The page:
As a frontline doctor working with COVID-19 patients at Columbia University Medical Center in New York City, Neil Schluger had horrific days.
“I would come into the ward in the morning to make rounds and say to the intern, ‘How did we do last night?’ And the intern said, ‘Well, I had 10 COVID admissions, and three of them have already died.’ It was like nothing I’ve experienced in 35 years of being a physician,” Schluger says.
When he first heard about hydroxychloroquine, he hoped it would work for his patients. He and colleagues prescribed the antimalarial drug for 811 of the 1,446 patients hospitalized at the medical center from March 7 to April 8. But the drug didn’t seem to help, Schluger and colleagues reported May 17 in the New England Journal of Medicine.
As a result, “we stopped giving hydroxychloroquine sometime in April,” he says.
And yet the numbers of cases and deaths from COVID-19 in New York City have continued to fall. “If we’d taken away a lifesaving drug, you wouldn’t expect that to happen,” he says. Instead, Schluger, now a pulmonary critical care doctor and clinical epidemiologist at New York Medical College and Westchester Medical Center in Valhalla, credits old-fashioned public health measures — mask-wearing, staying home, and social distancing — for New York’s success against the virus.
Hydroxychloroquine has been tested more than any other potential COVID-19 drug but has repeatedly fallen short of expectations. Although study after study has demonstrated no benefit of hydroxychloroquine for treating people with serious coronavirus infections, some people, including President Donald Trump, still insist the drug has merit. A viral video released July 27 that made the misleading assertion that hydroxychloroquine is an effective treatment for COVID-19 spread like wildfire online.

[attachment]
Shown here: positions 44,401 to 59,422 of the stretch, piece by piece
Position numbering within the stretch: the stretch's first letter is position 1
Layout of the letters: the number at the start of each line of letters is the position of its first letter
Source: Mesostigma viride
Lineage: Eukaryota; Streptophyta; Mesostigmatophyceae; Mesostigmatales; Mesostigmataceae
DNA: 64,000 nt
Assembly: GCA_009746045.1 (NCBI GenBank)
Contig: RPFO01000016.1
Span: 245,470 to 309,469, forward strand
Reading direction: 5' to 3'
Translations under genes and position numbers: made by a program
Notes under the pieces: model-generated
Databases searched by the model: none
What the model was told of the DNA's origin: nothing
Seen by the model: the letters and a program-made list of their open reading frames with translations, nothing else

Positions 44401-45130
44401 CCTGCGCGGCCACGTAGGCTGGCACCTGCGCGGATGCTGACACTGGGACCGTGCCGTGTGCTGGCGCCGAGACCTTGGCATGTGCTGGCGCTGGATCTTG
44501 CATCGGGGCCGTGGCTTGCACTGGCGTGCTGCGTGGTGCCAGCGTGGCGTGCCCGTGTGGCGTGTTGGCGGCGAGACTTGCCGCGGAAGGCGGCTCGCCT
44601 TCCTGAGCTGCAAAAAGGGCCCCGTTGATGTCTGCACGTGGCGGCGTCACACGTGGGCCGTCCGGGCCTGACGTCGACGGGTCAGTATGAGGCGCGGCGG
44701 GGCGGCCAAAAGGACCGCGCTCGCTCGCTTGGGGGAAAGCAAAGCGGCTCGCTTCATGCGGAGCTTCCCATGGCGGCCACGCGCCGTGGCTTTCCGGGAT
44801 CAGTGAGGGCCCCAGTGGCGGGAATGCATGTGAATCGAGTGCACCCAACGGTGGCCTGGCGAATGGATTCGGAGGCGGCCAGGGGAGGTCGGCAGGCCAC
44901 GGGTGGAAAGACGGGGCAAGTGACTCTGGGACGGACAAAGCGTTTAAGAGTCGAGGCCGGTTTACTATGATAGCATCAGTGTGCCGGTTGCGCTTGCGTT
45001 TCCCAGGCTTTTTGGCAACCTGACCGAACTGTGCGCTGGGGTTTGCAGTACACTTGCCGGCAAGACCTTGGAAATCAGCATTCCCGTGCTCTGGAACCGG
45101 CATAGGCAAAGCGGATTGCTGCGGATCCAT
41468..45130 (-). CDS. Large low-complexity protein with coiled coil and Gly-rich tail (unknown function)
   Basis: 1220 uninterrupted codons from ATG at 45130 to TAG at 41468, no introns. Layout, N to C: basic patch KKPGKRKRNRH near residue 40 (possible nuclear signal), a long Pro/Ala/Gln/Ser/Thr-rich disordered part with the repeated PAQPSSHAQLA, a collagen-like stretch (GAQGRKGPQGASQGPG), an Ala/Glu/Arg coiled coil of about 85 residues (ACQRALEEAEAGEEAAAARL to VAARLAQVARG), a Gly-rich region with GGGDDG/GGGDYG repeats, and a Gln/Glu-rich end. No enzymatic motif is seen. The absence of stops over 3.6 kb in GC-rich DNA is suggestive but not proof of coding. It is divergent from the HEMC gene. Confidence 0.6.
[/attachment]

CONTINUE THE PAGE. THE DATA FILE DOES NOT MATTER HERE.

But the overwhelming majority of scientific evidence doesn’t support that claim. It’s time to move on from hydroxychloroquine to test other drugs that may have more promise against COVID-19, Schluger and other experts say.
Initial hope that hydroxychloroquine was useful in fighting the coronavirus stemmed from lab tests showing that the drug inhibits the virus’s growth in kidney cells from monkeys by blocking its entry. But it turns out that the virus doesn’t enter human lung cells in the same way.
In those initial experiments, researchers tested the drug using African green monkeys’ kidney cells, known as Vero cells. Those cells are useful for virologists because they allow growth of a wide variety of viruses, says Stefan Pöhlmann, a virologist at the German Primate Center in Göttingen. But the way SARS-CoV-2, the coronavirus that causes COVID-19, infects monkey kidney cells is different from the way it infects human lung cells, Pöhlmann and colleagues report July 22 in Nature.
To infect different types of cells, the coronavirus has at least two major possible routes of entry. In one, the virus’s spike protein (the knobby structures on its surface) attaches to ACE2 protein on the cell membrane, and then an enzyme called TMPRSS2 cuts the spike protein. That process allows the virus to inject its genetic material into the cell, where more copies of the virus are produced.
The second way the virus gets inside cells is via a detour through special cellular compartments called endosomes. After attaching to ACE2, the virus is engulfed by an endosome, but the pathogen needs to get its genetic material out of the compartment and into the main part of the cell. So the spike protein needs to be cleaved by an enzyme to allow the viral and cellular membranes to fuse, releasing the virus’s genetic material, says Markus Hoffmann, a virologist also at the German Primate Center.
In Vero cells from monkeys, that enzyme — called cysteine protease cathepsin L, or CatL — performs the fusion-promoting slice. But the enzyme needs a certain level of acidity to make the cut. Hydroxychloroquine and chloroquine increase the pH too much for CatL to snip the spike protein, thereby inhibiting infection.